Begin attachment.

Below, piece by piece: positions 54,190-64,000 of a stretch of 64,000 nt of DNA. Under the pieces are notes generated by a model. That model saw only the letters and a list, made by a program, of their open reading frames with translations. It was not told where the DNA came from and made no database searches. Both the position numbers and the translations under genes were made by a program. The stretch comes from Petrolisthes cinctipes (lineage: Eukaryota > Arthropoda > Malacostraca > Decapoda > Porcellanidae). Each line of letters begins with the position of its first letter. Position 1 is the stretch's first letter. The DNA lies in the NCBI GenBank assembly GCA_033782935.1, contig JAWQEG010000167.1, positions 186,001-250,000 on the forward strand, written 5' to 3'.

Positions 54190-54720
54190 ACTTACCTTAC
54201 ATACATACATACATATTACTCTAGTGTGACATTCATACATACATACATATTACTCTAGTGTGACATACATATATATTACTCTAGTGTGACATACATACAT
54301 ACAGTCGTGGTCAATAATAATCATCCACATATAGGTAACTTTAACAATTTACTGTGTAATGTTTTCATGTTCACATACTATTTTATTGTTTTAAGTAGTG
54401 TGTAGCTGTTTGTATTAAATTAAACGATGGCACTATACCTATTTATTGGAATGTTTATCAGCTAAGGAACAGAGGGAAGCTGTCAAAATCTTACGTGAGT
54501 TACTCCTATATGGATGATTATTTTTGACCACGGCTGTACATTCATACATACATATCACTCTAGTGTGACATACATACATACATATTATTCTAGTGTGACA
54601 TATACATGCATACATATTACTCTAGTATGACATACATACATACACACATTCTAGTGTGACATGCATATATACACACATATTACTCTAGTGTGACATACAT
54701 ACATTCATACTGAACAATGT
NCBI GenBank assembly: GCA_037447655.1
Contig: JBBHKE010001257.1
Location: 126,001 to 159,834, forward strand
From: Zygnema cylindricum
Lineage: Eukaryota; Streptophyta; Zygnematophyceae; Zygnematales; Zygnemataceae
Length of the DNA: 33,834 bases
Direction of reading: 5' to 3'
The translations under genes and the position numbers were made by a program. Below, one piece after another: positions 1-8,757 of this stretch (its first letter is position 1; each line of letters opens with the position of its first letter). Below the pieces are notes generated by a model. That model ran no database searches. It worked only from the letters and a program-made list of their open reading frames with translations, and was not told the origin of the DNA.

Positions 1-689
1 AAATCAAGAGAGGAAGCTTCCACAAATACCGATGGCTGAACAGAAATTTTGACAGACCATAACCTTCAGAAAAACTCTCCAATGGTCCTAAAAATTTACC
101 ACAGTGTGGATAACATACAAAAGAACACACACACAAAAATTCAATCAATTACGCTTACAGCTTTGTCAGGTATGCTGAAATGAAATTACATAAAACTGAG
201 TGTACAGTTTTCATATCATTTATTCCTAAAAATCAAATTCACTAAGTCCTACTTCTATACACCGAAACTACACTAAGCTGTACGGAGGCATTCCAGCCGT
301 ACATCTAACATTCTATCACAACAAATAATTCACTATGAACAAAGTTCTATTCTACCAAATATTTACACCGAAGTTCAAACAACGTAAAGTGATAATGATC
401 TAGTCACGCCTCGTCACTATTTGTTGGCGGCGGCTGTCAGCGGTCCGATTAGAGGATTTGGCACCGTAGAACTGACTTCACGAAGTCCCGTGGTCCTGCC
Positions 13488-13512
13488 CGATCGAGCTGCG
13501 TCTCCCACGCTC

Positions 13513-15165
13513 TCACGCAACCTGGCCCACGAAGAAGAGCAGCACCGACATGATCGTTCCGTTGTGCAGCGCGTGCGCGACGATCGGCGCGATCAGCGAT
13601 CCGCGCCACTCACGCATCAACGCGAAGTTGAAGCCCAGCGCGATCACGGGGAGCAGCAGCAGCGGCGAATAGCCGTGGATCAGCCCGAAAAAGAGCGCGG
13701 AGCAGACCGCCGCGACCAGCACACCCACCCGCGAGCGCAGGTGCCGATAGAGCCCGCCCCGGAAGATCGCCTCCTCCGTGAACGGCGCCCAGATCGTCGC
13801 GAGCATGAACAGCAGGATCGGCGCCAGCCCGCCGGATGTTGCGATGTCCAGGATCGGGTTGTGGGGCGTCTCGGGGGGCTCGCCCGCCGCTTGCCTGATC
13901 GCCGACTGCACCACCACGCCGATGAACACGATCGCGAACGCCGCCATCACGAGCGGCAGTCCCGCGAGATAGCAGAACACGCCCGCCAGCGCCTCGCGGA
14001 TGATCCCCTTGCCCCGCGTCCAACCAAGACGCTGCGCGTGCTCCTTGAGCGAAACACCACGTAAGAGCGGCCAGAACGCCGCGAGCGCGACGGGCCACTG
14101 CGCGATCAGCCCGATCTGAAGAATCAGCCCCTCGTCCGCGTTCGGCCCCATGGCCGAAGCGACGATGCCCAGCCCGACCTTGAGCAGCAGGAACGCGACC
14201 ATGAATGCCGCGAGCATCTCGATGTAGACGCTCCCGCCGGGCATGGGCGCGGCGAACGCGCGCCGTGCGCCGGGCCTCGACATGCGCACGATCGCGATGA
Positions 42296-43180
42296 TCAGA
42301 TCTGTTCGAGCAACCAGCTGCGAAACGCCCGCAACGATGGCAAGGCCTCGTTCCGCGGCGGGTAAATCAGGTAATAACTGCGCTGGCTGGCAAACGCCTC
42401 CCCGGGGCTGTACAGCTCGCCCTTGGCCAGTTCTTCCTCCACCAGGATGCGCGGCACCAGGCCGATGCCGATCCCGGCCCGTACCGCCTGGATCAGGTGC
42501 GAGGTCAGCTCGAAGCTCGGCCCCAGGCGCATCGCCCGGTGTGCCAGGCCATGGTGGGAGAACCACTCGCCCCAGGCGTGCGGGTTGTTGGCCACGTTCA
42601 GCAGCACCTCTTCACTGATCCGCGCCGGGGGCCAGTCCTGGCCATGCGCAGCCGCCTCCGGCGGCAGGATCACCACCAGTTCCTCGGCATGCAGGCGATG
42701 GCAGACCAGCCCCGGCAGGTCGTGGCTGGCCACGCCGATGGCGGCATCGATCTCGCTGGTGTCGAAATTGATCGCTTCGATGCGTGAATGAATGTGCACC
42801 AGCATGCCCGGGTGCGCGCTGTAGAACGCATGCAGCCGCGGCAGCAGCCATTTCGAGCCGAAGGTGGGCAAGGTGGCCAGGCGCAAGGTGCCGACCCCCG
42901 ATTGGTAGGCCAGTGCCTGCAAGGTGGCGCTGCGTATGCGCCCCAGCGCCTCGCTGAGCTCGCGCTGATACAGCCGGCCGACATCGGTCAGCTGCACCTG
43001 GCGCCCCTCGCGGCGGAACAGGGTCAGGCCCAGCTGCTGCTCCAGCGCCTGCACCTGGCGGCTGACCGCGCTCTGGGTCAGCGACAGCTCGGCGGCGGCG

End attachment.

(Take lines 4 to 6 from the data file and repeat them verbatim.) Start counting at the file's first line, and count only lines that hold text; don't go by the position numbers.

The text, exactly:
54201 ATACATACATACATATTACTCTAGTGTGACATTCATACATACATACATATTACTCTAGTGTGACATACATATATATTACTCTAGTGTGACATACATACAT
54301 ACAGTCGTGGTCAATAATAATCATCCACATATAGGTAACTTTAACAATTTACTGTGTAATGTTTTCATGTTCACATACTATTTTATTGTTTTAAGTAGTG
54401 TGTAGCTGTTTGTATTAAATTAAACGATGGCACTATACCTATTTATTGGAATGTTTATCAGCTAAGGAACAGAGGGAAGCTGTCAAAATCTTACGTGAGT